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  • Writer's pictureSaumya Kapoor

How much is too much – A perusal of Jagran Prakashan Ltd. vs. Telegram FZ LLC & Ors

The judgement of the Single Bench of the Delhi High Court deals with the evergreen issue of illegal and rampant distribution of news on social media platforms and the liability of the administrator of the groups as well as the social media platforms themselves.

Brief Facts of the Case

The Plaintiff i.e. Jagran Prakashan Limited, publishes a leading Hindi newspaper named Dainik Jagran, in both physical as well as digital format, which is accessible for free at its website Further, there is a paid subscription of the same as well, known as the e-paper. However, the digital format of the paper available on the website cannot be downloaded and as per the terms and conditions, the users are barred from downloading any content of the website. The Plaintiff is also the owner of the trade mark “Dainik Jagran” and its variant in several classes.

The Defendant No. 1, i.e. Telegram FZ LLC, is a Dubai based company which provides cloud based instant messaging and voice over IP service. The Plaintiff claimed that the Defendant No. 1 grants access and permission to the users of the application, without disclosing the identity of such users, to create various channels. The Defendant No. 2, i.e. users of Defendant No. 1, have created the following channels IDs:,,,,,,,,,

The Plaintiff submitted that PDF formats of its e-papers are being uploaded on these channels daily. Further, not only the current editions of the e-paper, but subscribers can also download all the previous editions of the e-paper, which are only available to the paid subscribers of the Plaintiff.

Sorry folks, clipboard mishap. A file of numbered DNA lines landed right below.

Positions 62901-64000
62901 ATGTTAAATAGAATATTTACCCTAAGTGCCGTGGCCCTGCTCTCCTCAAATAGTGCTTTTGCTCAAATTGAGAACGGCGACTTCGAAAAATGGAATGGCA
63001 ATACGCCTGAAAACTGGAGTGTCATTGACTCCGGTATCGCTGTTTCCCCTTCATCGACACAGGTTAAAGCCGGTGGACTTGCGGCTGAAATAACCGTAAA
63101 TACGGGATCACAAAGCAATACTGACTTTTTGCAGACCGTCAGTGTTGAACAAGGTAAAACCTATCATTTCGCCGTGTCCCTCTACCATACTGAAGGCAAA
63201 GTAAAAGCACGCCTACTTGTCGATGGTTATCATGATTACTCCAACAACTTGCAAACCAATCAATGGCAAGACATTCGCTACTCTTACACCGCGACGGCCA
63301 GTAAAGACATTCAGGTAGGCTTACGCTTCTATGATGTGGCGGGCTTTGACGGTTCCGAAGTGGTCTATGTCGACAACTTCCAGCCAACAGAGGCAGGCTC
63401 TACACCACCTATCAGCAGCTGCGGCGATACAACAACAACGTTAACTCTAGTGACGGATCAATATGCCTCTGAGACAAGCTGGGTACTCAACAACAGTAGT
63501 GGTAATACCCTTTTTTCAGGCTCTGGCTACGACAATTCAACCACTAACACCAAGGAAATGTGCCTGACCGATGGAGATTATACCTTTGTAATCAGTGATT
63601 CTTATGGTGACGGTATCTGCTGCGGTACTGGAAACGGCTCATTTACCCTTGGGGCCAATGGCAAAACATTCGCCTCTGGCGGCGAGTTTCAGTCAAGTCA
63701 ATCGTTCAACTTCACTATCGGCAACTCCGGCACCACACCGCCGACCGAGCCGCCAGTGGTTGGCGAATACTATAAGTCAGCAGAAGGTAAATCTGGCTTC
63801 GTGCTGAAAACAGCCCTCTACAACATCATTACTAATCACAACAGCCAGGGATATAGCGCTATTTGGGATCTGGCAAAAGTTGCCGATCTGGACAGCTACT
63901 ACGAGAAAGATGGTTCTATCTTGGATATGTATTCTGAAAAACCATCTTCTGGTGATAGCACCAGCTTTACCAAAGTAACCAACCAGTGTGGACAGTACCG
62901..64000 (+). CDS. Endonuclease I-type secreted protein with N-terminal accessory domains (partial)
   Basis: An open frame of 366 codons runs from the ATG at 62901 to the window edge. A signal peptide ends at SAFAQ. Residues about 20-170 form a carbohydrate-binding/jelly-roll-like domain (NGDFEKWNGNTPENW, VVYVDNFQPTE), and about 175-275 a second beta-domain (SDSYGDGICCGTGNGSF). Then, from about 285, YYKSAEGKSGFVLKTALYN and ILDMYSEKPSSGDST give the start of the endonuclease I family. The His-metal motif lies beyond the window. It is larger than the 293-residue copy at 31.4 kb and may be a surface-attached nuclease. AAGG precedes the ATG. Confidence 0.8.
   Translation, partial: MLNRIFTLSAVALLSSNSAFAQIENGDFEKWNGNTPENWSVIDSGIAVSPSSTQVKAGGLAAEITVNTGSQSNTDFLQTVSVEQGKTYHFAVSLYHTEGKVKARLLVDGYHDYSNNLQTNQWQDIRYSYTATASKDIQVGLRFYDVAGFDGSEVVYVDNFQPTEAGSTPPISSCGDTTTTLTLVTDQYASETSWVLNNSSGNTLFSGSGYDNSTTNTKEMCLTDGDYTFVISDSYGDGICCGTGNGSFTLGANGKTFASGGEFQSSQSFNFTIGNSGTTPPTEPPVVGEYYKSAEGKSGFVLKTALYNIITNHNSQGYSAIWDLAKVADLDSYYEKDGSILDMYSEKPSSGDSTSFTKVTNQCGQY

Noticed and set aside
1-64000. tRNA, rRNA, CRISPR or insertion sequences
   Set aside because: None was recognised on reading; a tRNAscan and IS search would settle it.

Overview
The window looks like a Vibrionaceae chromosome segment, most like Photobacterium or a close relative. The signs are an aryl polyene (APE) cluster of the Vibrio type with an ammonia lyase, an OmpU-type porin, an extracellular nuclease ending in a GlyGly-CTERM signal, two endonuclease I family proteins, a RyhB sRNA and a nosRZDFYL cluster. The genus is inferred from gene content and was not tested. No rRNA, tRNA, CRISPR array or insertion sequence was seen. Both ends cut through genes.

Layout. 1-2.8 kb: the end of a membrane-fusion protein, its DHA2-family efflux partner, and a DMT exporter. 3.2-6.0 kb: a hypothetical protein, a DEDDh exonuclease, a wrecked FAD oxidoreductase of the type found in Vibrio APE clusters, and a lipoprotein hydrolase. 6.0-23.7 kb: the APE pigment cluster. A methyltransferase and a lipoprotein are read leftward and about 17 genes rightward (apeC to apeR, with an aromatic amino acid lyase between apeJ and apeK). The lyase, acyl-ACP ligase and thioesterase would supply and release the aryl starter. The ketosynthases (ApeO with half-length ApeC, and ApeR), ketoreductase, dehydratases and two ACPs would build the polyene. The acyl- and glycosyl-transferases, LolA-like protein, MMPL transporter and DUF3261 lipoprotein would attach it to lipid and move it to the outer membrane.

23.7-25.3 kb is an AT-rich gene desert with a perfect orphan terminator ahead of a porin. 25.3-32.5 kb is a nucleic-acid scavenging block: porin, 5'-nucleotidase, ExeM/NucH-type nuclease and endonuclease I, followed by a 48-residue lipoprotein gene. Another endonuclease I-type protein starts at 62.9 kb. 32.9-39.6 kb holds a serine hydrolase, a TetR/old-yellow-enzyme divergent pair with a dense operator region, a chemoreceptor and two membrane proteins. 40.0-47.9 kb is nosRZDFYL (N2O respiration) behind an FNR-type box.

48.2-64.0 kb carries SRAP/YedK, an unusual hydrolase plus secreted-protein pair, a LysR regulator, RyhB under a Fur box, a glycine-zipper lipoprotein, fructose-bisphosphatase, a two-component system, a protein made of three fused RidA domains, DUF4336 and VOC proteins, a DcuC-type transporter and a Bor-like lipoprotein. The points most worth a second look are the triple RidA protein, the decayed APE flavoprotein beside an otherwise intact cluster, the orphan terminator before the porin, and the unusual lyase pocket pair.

Further, the Plaintiff averred that since the Defendant No. 1, through Defendant No. 2, was indulging into reproducing, adopting, distributing, transmitting and disseminating the e-paper, which resulted in financial loss as well as infringed the trade mark and copyright of the Plaintiff, the Plaintiff issued a notice and sent three subsequent reminders to the Defendant No. 1, to which the Defendant No. 1 did not respond. Thus, the Plaintiff filed the suit before the Court.

The Plaintiff also placed reliance on Section 79 of the Information Technology Act, read with Rule 3 sub-rule 4 of the Information Technology (Intermediaries Guidelines) Rules, 2011 and contended that since the Defendant No. 1 had failed to exercise due diligence and despite constant reminders, had failed to pull down the channels within 36 hours, the Defendant No. 1 cannot escape from its liability on the ground that it is an intermediary.


The Court, vide its order dated May 29, 2020, noted that the Plaintiff has made out a prima facie case in its favour and the balance of convenience also lies in favour of the Plaintiff. Thus, the Court granted an ad-interim injunction as per Order 39 Rule 1 & 2 of the Code of Civil Procedure, 1908 in favour of the Plaintiff and against the Defendants and directed the Defendant No. 1 to take down or block the channels which are infringing the rights of the Plaintiff. Further, the Court also directed the Defendant No. 1 to disclose the basic subscriber information or identity of the users or owners of the channels who have been impleaded as Defendant No. 2.


The present uncertain times of the pandemic call for stricter measures regarding the liability of the administrators of online group and calls for more stringent checks on content posted on social media. Circulation of e-papers as well as dissemination of fake news on social media platforms are some of the most debatable issues in India presently. Thus, the welcome order in the present case by Justice Mukta Gupta is at a very critical time and aims to curb this vexing activity as well as protect the commercial rights of Media Houses. The present case is a step taken in the right direction by Jagran Prakashan Limited and it will be interesting to see the approach of the Courts as well as Media Houses in future similar cases

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